What is it like to drive?
The 128bhp 1.2-litre three-cylinder petrol is expected to be the best-seller. It’s a good’un too, accelerating keenly (0-62mph takes 8.9secs in the manual, 9.1secs in the auto) and cruising politely.
It’s pleasant enough around town, too, although the ride does feel slightly on the firm side, especially on the plump 17 and 18in alloys – potholes are especially jarring while speed bumps are best approached at walking pace. As ever, if you can resist the larger alloys you’ll have a nicer time for it.
What’s the handling like?
The payoff of that firm-edged ride is reasonably sharp handling, and the 2008 certainly makes its case as the sportiest small crossover thing in the Peugeot, Citroen, DS and Vauxhall empire. Whether buyers will care (or even notice) that it’s amenable to being thrown around is another thing, of course.
More relevant is how hushed it is on a motorway cruise and just how flipping good the eight-speed automatic is. A bit of us dies inside saying it, but it’s a better choice than the manual. We’ll hand our petrolhead card in at the door.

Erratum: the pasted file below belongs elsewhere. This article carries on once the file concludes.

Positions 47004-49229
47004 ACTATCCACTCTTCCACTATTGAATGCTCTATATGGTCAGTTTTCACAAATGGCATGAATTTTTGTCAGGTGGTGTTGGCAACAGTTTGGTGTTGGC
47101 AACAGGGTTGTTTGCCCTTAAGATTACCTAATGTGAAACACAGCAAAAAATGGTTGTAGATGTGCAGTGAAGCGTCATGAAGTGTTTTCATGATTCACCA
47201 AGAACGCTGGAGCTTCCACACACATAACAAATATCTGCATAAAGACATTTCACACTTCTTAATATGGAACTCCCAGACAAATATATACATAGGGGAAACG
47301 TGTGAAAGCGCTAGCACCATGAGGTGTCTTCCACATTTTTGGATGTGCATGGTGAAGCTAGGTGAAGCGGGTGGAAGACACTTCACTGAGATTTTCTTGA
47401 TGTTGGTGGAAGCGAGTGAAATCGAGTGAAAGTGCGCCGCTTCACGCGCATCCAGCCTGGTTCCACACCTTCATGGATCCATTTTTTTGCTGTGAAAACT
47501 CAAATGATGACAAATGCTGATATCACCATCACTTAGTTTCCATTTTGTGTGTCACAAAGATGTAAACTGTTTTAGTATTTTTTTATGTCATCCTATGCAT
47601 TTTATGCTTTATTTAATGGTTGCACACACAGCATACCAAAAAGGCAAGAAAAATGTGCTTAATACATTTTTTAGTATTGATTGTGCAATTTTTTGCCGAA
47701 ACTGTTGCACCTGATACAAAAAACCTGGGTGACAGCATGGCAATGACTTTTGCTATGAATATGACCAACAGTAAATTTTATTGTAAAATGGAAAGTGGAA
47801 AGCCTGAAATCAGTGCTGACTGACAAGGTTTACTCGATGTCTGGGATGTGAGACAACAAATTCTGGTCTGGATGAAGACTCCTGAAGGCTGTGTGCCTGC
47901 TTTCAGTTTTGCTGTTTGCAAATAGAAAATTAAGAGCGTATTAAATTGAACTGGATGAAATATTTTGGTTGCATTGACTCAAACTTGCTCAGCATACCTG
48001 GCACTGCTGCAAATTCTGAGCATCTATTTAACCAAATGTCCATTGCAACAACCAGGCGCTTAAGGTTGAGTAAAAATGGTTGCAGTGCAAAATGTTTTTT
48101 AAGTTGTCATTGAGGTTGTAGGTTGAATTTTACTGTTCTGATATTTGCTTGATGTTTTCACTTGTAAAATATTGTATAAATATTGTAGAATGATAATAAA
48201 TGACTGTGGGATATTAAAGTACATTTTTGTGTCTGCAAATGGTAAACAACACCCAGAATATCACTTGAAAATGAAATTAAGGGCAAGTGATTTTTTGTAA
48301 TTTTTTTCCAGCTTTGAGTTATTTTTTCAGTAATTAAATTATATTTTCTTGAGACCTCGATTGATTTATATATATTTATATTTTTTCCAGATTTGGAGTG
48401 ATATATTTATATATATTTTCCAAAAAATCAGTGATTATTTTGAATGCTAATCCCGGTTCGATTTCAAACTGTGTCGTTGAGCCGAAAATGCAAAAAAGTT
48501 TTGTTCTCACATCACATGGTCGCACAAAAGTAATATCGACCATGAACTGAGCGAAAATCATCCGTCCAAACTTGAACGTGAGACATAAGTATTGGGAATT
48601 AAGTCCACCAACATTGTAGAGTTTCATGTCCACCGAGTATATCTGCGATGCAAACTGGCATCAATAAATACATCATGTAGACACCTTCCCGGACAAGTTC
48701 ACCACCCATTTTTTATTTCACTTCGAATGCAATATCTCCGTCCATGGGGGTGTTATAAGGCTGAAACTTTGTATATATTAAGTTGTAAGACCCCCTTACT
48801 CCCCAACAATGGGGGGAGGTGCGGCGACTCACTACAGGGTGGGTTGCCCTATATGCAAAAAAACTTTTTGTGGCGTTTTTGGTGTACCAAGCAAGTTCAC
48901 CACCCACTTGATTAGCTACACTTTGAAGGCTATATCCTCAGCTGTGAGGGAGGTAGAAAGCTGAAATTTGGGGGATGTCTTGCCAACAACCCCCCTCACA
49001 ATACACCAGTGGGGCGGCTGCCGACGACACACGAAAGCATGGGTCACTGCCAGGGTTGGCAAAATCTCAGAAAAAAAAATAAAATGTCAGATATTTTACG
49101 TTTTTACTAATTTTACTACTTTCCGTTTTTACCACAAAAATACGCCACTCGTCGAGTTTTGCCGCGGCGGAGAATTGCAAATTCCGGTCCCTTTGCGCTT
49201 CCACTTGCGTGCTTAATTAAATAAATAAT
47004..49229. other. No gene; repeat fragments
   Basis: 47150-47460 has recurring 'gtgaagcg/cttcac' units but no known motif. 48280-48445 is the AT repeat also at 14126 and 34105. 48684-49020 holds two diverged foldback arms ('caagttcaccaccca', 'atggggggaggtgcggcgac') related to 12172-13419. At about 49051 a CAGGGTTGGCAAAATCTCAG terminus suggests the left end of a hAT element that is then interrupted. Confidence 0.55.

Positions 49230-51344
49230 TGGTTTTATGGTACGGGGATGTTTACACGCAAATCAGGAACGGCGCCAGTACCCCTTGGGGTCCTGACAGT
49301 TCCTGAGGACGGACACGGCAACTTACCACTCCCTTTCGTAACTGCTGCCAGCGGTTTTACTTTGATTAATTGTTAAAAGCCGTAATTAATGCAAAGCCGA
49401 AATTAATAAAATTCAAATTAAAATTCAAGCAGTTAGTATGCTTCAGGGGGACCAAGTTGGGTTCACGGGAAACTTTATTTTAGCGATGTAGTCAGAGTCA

If you want the 2008 with its 1.2-litre 3cyl engine in its top state of tune (a heady 153 horses are on offer) you’ll need to splurge on the GT Premium-spec model. But compared to the 128bhp variant, it feels a little frivolous. We reckon the sweet spot is slightly lower down the range.
How does the electric variant compare?
Much like the e-208, it lacks the holy-heck-what-just-happened? acceleration (0-62mph takes 8.5secs) even the weediest of EVs offer at urban speeds, instead smoothly delivering its power to never upset grip at the front axle.
A Drive Mode toggle switches between Eco (80bhp), Normal (108bhp) and Sport (the full 134bhp) and allows you to best balance performance and battery range, and while some EVs don’t ride especially well, stiffened up to counter their extra weight over internal combustion, the e-2008 doesn’t suffer too badly. Click these blue words to head over to our full review.